Stock Pickers Market

Does an Investor Who is Younger than 40 Need Bonds?

Stock Pickers Market

We've been seeing some interesting portfolio mixes lately. One young gentleman raved about his "diversified" portfolio and how well he was doing. He had 50% in an S&P index fund, 20% in the tech laden Janus Growth & Income, and 30% in his employers' (also high-tech) stock. This is not what I would call a diversified portfolio. His portfolio is heavily concentrated in large cap, growth stocks (S&P 500 and Janus) and tech stocks.

In response to my question about portfolio diversification, the young man said, "Sure, I know about diversification, but you can't argue against performance."

That's true. You can't argue against performance. But remember, you are positioning your portfolio today for what the market will return tomorrow. I know this sounds clich but it's true. The young man had great performance, but we all must remember that the performance is in the past. It's over. It may happen again; it most likely won't.

Therefore, his portfolio isn't really set up for tomorrow's returns and risks. Sure, he's done fine in a bull market favoring large cap and tech stocks. But, will this continue? Is he adequately diversified if the current trend doesn't continue?

What many people are calling "diversified" today really isn't. A significant number of people are 100% invested in stocks and believe this to be the best bet because they've delivered a higher return on average (when compared to bonds). That is true - stocks have generated a higher return, but in the past.

Just because stocks have outperformed bonds in the past does not guarantee that they will do so in the future. My bet is they most likely will continue to outperform bonds over the long-term. But, you must remember that stocks generally outperform bonds because they are higher-risk investments. When a company generates cash flow, a bondholder is paid before a stockholder. There is inherently less risk from a contract between a bondholder and a company than an expectation of payout of dividends between a company and a common stockholder.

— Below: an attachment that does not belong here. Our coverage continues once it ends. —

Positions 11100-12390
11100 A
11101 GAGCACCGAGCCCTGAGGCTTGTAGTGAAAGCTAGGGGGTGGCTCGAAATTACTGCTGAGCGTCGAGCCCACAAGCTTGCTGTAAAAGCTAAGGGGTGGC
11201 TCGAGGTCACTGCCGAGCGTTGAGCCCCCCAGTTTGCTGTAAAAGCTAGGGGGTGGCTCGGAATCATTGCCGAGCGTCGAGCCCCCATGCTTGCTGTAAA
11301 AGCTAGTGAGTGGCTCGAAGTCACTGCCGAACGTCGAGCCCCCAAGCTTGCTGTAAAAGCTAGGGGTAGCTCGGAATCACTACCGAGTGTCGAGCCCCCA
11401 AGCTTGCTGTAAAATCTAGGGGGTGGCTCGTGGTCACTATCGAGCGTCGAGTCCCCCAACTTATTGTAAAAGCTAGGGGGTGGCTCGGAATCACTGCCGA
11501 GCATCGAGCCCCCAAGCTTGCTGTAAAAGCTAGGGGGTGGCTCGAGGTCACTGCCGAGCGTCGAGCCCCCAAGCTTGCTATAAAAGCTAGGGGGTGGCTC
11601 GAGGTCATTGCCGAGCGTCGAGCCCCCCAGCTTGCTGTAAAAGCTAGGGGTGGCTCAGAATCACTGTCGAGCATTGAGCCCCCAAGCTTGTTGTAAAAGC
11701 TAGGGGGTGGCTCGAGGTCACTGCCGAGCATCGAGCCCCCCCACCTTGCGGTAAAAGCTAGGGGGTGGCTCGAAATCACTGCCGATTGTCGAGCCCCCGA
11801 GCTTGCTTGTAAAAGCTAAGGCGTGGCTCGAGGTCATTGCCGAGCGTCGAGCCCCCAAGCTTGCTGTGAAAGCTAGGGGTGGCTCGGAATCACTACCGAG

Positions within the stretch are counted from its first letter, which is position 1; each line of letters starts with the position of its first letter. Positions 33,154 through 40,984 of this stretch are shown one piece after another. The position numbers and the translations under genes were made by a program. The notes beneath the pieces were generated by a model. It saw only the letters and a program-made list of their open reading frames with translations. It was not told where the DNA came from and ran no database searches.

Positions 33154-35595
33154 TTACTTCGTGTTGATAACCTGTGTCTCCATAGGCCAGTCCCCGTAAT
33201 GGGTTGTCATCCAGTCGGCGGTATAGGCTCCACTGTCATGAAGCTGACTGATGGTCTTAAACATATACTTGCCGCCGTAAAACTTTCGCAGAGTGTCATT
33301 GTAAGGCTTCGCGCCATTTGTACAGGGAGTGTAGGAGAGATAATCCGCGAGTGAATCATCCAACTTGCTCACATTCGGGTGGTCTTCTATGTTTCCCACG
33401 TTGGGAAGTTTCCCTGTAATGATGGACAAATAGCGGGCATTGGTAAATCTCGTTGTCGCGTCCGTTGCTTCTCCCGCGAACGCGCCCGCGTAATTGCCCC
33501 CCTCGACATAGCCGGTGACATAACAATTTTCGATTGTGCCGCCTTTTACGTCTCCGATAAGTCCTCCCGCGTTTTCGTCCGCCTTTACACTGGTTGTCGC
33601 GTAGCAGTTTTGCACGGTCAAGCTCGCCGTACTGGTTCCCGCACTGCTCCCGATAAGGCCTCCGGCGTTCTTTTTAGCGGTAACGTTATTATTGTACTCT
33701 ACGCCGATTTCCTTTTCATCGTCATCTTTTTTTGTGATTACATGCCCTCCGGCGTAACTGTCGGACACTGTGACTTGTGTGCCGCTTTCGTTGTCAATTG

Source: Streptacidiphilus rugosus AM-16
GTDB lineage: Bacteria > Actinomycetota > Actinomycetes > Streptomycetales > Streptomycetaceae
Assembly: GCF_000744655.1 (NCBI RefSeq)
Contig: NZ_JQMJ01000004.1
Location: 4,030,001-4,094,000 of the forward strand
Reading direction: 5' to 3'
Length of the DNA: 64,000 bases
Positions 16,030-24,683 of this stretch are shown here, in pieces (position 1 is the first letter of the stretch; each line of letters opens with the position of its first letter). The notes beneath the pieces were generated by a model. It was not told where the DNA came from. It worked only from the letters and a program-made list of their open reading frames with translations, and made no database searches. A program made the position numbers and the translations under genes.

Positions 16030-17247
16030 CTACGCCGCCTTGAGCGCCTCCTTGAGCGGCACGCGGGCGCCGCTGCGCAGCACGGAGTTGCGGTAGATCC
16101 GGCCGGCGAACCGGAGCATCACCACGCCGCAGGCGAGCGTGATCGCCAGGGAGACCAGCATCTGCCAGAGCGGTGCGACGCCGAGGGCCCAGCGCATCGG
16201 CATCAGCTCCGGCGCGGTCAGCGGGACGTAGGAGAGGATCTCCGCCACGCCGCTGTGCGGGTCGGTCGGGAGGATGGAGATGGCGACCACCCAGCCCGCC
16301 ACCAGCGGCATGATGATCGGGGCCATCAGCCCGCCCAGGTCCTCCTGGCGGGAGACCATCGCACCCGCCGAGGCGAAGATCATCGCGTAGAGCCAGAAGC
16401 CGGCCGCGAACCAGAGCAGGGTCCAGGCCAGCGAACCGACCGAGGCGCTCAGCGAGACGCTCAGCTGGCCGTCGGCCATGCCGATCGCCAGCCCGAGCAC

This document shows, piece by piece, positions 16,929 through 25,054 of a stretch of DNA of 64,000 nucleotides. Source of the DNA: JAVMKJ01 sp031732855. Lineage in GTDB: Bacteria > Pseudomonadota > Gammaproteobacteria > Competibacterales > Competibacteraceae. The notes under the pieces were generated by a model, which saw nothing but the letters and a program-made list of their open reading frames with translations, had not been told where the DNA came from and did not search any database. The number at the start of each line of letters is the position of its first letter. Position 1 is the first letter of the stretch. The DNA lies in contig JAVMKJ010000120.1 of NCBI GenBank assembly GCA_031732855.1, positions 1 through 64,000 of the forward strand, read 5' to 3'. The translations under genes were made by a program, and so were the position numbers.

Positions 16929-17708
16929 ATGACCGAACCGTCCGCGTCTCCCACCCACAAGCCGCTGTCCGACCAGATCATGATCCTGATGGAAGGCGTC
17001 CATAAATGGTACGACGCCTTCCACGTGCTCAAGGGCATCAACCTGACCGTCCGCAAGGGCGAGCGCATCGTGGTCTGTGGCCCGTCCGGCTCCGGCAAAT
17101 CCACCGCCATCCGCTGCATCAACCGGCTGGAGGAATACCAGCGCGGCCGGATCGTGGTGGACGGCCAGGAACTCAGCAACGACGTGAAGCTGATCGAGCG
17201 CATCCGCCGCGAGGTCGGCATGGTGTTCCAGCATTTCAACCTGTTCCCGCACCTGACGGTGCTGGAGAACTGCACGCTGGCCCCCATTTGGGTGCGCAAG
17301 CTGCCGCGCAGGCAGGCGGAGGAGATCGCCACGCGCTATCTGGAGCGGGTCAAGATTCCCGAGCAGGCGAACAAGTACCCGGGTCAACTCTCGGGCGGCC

If it is a fact that stocks will generate a higher return in the future, then why is anyone investing in bonds? Are only the smart people investing in stocks and the dumb people investing in bonds?

 

With less risk in bonds, there are certain periods of time when investors flock to bonds and reduce their stock investments. I am not saying that this is what will happen, but based on history it could happen. Therefore, why not position at least a portion of your portfolio for this event?

Furthermore, there is a widespread belief that stocks are overvalued. There are many arguments that discuss a "New Economy" and why stocks really aren't overvalued. I believe that at least some of this might be true. Having said that, is there still a strong likelihood that stocks will perform the way they have in recent years? A look at history suggests that this is unlikely.

One look at the graph below will show that as the Price to Earnings ratio (a measure of how expensive the stock market is) increases, the ensuing 10 years generate lower returns. When the stock market is expensive and you buy at high prices you guarantee yourself lower performance. When you buy at low prices, you're more likely to generate a higher return.

Therefore, with the stock market at a record P/E ratio, is there really a great reward for completely ignoring bonds? Given their lower risk and the fact that they have outperformed stocks during certain periods of time, I think that bonds should become at least a part of your portfolio.

Julia Curbo manages Portfolios 101, a web site dedicated to portfolio management, personal finance, and retirement planning.